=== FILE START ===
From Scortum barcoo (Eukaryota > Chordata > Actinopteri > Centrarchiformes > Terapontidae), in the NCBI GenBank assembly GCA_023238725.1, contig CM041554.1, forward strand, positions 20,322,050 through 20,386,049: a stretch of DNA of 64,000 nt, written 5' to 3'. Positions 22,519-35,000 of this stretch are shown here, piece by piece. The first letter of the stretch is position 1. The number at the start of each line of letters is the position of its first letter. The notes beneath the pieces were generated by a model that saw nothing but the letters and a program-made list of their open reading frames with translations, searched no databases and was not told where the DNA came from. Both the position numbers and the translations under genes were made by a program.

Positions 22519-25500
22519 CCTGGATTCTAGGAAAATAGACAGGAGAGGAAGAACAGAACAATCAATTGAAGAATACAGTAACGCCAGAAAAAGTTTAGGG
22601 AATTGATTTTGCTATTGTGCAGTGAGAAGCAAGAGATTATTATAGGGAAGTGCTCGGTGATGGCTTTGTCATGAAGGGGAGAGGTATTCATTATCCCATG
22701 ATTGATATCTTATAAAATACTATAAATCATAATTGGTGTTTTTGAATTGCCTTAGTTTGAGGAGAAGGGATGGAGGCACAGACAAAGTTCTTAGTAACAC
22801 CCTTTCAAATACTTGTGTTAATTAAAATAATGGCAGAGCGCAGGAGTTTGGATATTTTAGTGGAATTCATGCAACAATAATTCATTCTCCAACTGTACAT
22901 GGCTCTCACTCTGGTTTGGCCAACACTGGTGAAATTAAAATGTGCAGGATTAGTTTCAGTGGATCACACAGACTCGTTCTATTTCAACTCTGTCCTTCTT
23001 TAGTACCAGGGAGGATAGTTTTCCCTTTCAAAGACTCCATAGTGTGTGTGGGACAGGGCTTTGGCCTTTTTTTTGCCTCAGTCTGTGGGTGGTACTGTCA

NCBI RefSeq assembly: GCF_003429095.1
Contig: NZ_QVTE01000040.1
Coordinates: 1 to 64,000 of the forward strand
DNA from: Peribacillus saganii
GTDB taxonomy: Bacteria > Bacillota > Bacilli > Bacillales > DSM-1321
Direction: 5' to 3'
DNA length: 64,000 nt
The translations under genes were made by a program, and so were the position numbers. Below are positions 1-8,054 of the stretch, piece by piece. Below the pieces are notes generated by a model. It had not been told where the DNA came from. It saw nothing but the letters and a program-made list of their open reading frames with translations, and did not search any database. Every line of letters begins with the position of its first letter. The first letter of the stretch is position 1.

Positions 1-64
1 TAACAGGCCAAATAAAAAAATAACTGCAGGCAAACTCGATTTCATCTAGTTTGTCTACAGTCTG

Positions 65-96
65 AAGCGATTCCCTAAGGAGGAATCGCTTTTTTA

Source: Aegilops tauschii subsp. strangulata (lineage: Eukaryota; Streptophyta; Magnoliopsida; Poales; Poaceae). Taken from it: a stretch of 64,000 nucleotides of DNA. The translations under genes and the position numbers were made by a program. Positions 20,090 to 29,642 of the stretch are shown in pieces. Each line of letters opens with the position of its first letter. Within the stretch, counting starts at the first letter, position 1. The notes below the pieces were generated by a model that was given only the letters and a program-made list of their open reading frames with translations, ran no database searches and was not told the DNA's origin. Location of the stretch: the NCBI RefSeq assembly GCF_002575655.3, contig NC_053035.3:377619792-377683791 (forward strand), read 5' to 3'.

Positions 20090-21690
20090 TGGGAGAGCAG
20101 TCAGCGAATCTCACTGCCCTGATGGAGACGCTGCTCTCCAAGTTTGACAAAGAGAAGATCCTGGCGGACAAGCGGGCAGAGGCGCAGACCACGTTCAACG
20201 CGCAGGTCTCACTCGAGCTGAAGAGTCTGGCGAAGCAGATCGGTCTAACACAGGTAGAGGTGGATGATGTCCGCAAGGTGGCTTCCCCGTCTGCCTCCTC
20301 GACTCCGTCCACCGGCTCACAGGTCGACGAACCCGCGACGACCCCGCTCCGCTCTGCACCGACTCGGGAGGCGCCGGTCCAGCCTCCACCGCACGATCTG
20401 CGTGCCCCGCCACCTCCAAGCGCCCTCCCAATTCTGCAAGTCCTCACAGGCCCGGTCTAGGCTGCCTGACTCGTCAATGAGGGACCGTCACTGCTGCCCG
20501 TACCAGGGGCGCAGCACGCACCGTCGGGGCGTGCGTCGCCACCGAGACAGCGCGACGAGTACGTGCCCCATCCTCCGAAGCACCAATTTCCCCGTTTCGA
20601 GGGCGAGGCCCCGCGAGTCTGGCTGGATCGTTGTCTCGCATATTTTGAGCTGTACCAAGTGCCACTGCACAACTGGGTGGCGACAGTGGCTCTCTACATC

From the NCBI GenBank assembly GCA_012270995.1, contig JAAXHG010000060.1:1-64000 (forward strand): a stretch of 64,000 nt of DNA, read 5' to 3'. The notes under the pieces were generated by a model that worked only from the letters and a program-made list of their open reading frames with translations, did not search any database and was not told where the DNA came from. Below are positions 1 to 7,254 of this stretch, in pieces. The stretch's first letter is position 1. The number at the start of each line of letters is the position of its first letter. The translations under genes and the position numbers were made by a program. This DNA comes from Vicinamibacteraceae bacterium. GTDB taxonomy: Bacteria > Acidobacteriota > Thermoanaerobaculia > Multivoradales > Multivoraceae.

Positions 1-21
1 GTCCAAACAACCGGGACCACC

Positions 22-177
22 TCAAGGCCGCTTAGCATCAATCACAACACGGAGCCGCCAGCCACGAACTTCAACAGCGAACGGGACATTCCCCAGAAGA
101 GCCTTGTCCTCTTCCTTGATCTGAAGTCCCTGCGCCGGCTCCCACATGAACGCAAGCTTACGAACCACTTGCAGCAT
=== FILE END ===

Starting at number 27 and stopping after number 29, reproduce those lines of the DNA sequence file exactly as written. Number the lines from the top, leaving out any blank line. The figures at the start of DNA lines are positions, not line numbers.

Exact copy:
20401 CGTGCCCCGCCACCTCCAAGCGCCCTCCCAATTCTGCAAGTCCTCACAGGCCCGGTCTAGGCTGCCTGACTCGTCAATGAGGGACCGTCACTGCTGCCCG
20501 TACCAGGGGCGCAGCACGCACCGTCGGGGCGTGCGTCGCCACCGAGACAGCGCGACGAGTACGTGCCCCATCCTCCGAAGCACCAATTTCCCCGTTTCGA
20601 GGGCGAGGCCCCGCGAGTCTGGCTGGATCGTTGTCTCGCATATTTTGAGCTGTACCAAGTGCCACTGCACAACTGGGTGGCGACAGTGGCTCTCTACATC